The Alberta Gaming, Liquor & Cannabis Commission has finalized contracts and agreements for distribution and warehousing with licensed marijuana producers.
The commission selected 13 federally licensed producers from 31 companies that responded to the “expression of interest” that closed in February:
- 7 Acres/The Supreme Cannabis Company
- ABCann Global
- Aphria Inc.
- Canopy Growth
- Emblem Cannabis
- Maricann Group Inc.
- MedReleaf Corp.
- Starseed Medicinal Inc.
- UP Cannabis Inc.
- Weed MD
All but two of the 13 marijuana companies chosen are based in Ontario, including Aphria Inc., the Tragically Hip-backed UP Cannabis Inc., and EMblem Cannabis.
“We think the Alberta market is going to represent a great opportunity for Emblem moving forward in the adult-use space and we’re thrilled to be identified as one of the 13,” Emblem president & CEO Nick Dean said.
Dean said his company already has in place product innovation, manufacturing facilities and logistics.
“We’re thrilled to be in Alberta. It’s currently our second largest market from a medical perspective, so we’re hopeful it’ll represent the same size in the adult-use space,” Dean said.
“We’ve got partnerships already established in Alberta. An example being Fire and Flower, who’s setting up retail distribution. So we’ve actually made an equity commitment in Fire and Flower to showcase our commitment to the province and to the market.”
Edmonton-based Aurora Cannabis, which has three facilities in Alberta, is the only licensed producer based in the province. The ALGC also signed a deal with New Brunswick-based Organigram.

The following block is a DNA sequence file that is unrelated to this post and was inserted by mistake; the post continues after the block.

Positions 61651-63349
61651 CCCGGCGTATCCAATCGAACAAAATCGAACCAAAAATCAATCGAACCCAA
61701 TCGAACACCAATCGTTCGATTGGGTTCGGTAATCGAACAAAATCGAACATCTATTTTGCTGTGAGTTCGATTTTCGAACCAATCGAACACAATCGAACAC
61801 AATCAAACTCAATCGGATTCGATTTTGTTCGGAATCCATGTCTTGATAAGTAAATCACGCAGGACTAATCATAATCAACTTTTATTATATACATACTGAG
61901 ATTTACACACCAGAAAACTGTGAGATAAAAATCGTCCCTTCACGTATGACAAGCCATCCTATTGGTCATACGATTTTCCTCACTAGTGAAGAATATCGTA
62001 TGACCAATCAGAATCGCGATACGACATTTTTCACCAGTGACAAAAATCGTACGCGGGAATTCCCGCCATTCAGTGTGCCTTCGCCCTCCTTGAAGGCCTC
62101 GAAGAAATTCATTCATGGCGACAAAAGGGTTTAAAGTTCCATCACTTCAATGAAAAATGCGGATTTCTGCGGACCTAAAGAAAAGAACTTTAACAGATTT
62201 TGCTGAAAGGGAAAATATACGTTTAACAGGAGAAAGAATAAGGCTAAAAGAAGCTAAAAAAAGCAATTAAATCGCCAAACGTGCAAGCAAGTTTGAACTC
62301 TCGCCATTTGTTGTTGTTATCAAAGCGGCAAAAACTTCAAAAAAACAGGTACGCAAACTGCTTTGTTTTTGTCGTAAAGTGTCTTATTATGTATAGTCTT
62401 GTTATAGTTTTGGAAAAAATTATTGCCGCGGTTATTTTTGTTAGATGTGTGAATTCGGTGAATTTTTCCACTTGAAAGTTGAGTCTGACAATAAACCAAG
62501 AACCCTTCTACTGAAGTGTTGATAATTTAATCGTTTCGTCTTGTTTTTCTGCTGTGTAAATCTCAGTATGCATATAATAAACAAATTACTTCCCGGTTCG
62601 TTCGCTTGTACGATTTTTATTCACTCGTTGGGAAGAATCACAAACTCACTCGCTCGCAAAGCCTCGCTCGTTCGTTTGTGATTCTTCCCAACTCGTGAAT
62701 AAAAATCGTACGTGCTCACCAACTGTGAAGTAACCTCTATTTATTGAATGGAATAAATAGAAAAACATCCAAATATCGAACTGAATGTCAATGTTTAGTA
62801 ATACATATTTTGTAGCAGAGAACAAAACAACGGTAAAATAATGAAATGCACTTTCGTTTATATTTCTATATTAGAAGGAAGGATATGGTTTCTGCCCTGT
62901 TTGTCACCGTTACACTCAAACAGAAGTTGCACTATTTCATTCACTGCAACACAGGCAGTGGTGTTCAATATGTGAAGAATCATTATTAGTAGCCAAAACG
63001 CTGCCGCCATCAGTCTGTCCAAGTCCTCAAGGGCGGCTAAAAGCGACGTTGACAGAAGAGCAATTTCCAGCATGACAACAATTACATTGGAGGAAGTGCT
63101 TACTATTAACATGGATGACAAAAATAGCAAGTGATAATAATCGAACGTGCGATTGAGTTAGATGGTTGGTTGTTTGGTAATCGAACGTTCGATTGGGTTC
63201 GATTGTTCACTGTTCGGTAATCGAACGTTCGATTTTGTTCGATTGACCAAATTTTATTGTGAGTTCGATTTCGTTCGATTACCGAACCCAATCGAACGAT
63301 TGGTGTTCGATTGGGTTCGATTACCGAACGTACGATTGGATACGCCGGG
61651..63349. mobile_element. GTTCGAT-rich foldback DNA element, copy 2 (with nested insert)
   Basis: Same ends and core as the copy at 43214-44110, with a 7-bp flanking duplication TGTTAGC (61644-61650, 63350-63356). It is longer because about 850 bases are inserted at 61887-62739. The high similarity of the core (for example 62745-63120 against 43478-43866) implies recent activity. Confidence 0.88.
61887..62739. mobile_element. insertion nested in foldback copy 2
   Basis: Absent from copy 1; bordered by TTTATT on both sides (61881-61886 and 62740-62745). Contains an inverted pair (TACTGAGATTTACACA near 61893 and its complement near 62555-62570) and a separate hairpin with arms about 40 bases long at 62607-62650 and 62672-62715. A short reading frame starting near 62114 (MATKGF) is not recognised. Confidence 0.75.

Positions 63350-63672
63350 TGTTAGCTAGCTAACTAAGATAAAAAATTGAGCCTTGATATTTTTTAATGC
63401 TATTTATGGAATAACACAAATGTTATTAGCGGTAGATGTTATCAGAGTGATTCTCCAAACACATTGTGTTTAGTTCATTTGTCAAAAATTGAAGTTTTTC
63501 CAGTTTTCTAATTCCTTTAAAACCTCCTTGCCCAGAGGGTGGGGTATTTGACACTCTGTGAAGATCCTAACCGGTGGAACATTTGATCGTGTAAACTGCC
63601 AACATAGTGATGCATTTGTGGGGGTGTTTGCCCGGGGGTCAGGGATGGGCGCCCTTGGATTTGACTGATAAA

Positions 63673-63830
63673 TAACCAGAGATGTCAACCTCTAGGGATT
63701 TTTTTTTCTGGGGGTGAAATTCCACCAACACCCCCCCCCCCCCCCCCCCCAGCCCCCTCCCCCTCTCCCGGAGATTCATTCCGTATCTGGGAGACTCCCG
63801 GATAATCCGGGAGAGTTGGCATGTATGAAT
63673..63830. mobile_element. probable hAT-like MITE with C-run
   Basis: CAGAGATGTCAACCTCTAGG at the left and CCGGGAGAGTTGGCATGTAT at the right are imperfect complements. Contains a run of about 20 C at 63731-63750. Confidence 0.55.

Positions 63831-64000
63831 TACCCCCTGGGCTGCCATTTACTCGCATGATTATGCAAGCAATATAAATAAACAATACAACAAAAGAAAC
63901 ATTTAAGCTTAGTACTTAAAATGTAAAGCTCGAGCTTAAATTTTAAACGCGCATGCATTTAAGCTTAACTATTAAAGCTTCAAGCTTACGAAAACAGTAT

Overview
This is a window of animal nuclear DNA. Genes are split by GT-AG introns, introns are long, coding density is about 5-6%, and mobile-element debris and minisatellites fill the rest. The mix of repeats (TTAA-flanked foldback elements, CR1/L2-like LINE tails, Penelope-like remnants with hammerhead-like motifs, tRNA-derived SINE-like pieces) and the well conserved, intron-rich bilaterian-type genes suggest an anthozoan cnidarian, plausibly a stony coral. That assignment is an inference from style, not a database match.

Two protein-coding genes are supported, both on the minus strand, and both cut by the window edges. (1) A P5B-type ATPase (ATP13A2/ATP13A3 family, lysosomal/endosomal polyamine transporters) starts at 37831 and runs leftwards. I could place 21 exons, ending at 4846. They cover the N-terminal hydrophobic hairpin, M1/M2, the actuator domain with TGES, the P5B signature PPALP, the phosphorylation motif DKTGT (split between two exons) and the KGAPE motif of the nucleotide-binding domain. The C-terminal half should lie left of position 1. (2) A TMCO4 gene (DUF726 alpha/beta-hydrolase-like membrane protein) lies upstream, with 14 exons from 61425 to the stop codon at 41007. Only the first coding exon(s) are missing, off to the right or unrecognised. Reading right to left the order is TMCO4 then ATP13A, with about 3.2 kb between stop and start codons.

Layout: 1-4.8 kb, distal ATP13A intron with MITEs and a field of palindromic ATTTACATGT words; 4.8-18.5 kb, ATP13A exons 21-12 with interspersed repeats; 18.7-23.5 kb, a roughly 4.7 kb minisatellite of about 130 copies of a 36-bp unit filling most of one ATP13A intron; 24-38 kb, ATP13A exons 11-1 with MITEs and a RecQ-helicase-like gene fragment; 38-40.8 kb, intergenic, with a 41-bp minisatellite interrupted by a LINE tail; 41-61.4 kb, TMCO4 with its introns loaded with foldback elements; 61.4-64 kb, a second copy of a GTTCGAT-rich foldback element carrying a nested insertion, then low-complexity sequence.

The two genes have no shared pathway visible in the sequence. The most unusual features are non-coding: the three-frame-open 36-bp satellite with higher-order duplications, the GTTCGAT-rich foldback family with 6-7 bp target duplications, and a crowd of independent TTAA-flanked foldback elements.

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The commission says it will continue to engage additional marijuana producers, specifically those based in Alberta, as they become federally licensed.
Albertans buying marijuana from the AGLC online will have it delivered by Canada Post and Purolator once it’s legal in the fall.
The commission said it’ll also use its liquor warehousing and distribution system to provide retailers with cannabis.
“The AGLC is committed to providing the Alberta market with access to federally regulated cannabis in a safe and fiscally responsible manner, while helping to shrink the illicit market,” AGLC chief operating officer and vice president Niaz Nejad said. “We are confident that those we are working with will help us fulfil our responsibilities to Albertans.”
On March 6, the AGLC launched the application process for retail cannabis stores in the province. In late April, the commission said it had received 452 applications.
There is no cap on the total number of retail licences, but no one person can hold more than 15 per cent of retail cannabis licenses in the province.
The federal government pushed back the legalization date from July 1 to Oct. 17.